J. L. BELL is a Massachusetts writer who specializes in (among other things) the start of the American Revolution in and around Boston. He is particularly interested in the experiences of children in 1765-75. He has published scholarly papers and popular articles for both children and adults. He was consultant for an episode of History Detectives, and contributed to a display at Minute Man National Historic Park.

Follow by Email

Sunday, December 02, 2012

The 2013 Wall Calendar Contest

I find myself with an extra Colonial Williamsburg wall calendar for 2013. It’s about 8 inches by 11, with a color photograph for each month and notations of major holidays and events at the museum. (Colonial Williamsburg sells a larger wall calendar; I think this one is printed as a promotion.)

Back in 2010, I ran a contest to give away an extra copy of a book, so I decided to do the same with this wall calendar.

Since we’re finishing an election year, here are five questions about early American politics.

1) What office(s) in the government of the United States of America did John Hancock hold and when?

2) Gouverneur Morris was never a governor, alas, but he was a member of the Continental Congress, the Constitutional Convention, and the U.S. Senate. From where?

3) In 1789 Alexander Hamilton took office as the first Secretary of the Treasury, but he was ineligible to be President. Why?

4) What Pennsylvanian did George Washington appoint as Postmaster General?

5) Of the first seven Presidents of the United States, which men had publicly acknowledged biological sons as heirs when they were in office?


If you want to play along, put your best answers in a comment on this posting by Friday, 7 December, at 8:00 P.M., Boston time. I’ll screen all those Blogspot/Blogger comments so they’ll remain hidden until. Include a name or unique pseudonym with your answers. (If you comment on Facebook, your answers will be visible to some people—but I still don’t understand how to make Facebook work.)

Since we’re in the age of Wikipedia and Google, I won’t be surprised to see more than one Boston 1775 reader respond with a complete set of correct answers. In that case, I’ll number all the comments that contain the correct answers and pick one winner randomly. After posting the answers here on Saturday, I’ll contact that winner by email to get a surface-mail address for the calendar. Hey, it worked once before!

7 comments:

Ben said...

1. John Hancock served as President of the Continental Congress of the nascent Untied States having been unanimously elected by the delegates in Philadelphia May 1775. The role was somewhat of a figurehead position––lacking a cogent job description––and for the most part he presided over meetings and delegating his correspondence duties to clerks who reported the details of the events to important political bodies elsewhere.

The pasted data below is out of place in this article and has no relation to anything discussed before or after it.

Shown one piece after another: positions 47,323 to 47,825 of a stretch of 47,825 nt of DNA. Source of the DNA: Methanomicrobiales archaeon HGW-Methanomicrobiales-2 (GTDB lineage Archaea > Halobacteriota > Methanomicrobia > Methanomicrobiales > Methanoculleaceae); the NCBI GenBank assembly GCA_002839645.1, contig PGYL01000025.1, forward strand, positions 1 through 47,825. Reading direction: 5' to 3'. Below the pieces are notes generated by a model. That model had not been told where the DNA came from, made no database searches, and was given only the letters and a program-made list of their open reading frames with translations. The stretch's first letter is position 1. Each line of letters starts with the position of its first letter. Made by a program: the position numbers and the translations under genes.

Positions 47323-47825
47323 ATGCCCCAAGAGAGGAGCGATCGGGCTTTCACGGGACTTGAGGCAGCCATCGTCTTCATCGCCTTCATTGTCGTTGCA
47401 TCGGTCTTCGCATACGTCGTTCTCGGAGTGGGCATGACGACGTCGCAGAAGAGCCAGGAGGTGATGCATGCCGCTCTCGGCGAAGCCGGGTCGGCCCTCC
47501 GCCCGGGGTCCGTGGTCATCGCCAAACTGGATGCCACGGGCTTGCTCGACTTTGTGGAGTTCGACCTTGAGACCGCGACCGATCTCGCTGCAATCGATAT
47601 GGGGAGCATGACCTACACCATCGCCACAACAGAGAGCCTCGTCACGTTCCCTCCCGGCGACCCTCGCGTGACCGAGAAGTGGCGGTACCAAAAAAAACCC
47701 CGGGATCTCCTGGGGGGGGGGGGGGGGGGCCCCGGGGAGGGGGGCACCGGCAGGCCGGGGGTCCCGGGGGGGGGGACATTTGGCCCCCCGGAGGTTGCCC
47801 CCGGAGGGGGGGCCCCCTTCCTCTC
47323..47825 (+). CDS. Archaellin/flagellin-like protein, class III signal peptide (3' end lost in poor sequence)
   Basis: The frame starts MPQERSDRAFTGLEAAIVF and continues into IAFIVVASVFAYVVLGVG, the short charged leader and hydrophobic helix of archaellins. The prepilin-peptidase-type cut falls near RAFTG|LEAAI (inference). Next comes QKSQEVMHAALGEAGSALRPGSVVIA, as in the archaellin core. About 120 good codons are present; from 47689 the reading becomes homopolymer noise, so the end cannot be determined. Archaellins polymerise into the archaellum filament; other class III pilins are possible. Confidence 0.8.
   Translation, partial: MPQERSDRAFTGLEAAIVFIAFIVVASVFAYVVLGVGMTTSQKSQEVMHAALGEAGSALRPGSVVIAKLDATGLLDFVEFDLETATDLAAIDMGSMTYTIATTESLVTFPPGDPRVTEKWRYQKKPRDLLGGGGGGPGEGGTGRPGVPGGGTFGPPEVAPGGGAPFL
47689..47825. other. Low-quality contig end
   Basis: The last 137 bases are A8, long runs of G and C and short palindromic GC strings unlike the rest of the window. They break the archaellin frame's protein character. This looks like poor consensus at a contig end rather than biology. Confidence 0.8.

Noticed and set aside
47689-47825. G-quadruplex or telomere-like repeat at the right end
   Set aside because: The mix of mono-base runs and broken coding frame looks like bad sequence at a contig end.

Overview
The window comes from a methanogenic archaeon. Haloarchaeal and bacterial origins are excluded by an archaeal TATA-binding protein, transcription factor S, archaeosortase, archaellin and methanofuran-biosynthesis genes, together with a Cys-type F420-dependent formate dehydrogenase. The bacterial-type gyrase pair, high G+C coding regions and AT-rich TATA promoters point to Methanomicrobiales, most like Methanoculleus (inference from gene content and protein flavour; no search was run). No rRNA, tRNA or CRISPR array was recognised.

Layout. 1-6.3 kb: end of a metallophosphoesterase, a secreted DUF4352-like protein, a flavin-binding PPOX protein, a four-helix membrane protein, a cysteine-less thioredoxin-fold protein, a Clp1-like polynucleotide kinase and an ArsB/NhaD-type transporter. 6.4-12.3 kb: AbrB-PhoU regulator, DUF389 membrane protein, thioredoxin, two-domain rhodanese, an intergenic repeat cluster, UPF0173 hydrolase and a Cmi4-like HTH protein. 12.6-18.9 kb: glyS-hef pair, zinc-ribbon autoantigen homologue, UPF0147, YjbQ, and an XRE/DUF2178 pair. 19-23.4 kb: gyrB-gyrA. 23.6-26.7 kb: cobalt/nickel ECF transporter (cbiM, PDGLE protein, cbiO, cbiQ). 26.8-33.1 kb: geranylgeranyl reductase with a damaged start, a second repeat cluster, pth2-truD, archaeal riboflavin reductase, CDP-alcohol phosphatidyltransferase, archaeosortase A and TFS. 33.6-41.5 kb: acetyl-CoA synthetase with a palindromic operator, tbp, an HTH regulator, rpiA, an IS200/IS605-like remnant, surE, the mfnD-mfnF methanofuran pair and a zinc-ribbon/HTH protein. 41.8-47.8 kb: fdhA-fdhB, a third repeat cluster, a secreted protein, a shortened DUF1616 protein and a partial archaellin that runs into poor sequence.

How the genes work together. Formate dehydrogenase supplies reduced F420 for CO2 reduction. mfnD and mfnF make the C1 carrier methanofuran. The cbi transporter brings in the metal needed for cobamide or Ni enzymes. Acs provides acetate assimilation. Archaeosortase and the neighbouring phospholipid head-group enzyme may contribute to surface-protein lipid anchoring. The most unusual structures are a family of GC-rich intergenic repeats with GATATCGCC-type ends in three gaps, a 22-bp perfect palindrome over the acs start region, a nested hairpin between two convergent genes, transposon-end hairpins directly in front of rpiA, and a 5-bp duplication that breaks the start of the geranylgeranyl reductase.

2. Gouverneur Morris was born and raised in New York and served as a U.S. senator from that State from 1800-1803. He was a New York delegate to the Continental Congress in 1778 but a Pennsylvania delegate to the Constitutional Convention (he moved to Philadelphia in 1779).

3. Hamilton was ineligible for this nation’s highest office because he was born in the West Indies and thus it would have violated the “natural born citizen clause” of the Constitution.

4. Though originally hailing from Salem, Massachusetts, Timothy Pickering moved to Pennsylvania before serving in a convention there held to consider ratifying the Constitution. Washington later appointed him Postmaster General in 1791.

5. John Adams would have been my only guess, but since your question is worded “men” I suppose I shall choose JQA as well because I am pretty sure he is the only other president of the first seven that had a live biological son while in office.

Mike Barresi said...

You can probably tell, but I did not use Wikipedia/Google or any of the interwebs

1) none

2) Pennsylvania

3) Not born in the US. Barbados?

4) Ben Franklin

5) John Adams, John Quincy Adams, Monroe,

Anonymous said...

Hi Jon, not a contest entry, but a comment on your very aptly worded second question. We recently stayed at the Westin in Morristown, NJ, formerly the Gouverneur Morris Hotel, now renamed by them the Governor Morris. I'd like to think that your question is directed to the "turkey" (our stay was for Thanksgiving) in their PR office who decided to recast the name.
Caroline Sloat

J. L. Bell said...

Thanks for the chuckle, Caroline. Perhaps the problem for the hotel was that in this era of keyword searches people were looking for "Governor Morris" and—unlike in an alphabetical phone book—not spotting the correct name just below.

GSGreatEscaper said...

Just off the top of my head...

1. None
2. PA
3.Born in West Indies (Jamaica?) not the US
4. Biddle?
5. John Adams...John Q. 2.

Phillip Blancher said...

1) President of the Continental Congress - 1775-77
2) Was in the Continential Congress representing New York and then served as a Senator for New York in 1800.
3) he was born in the British West Indes and did not qualify under the Naturalization Act of 1790.
4) Timothy Pickering
5) George Washington. He and Martha Washington had kids from her previous marriage, she was a widow.

Phillip Blancher - Ogdensburg NY - pblancher@gmail.com

Nathan C Traylor said...

From The History Tavern (Nathan C Traylor)

1) Twice the President of the Continental Congress

2) Gouverneur Morris was Senator from New York during Jefferson's Administration

3) Alexander Hamilton was born in Nevis in the British West Indies which makes him ineligible being born outside the United States

4) Timothy Pickering, who transitioned from there to Secretary of War then Secretary of State

5) The answer is none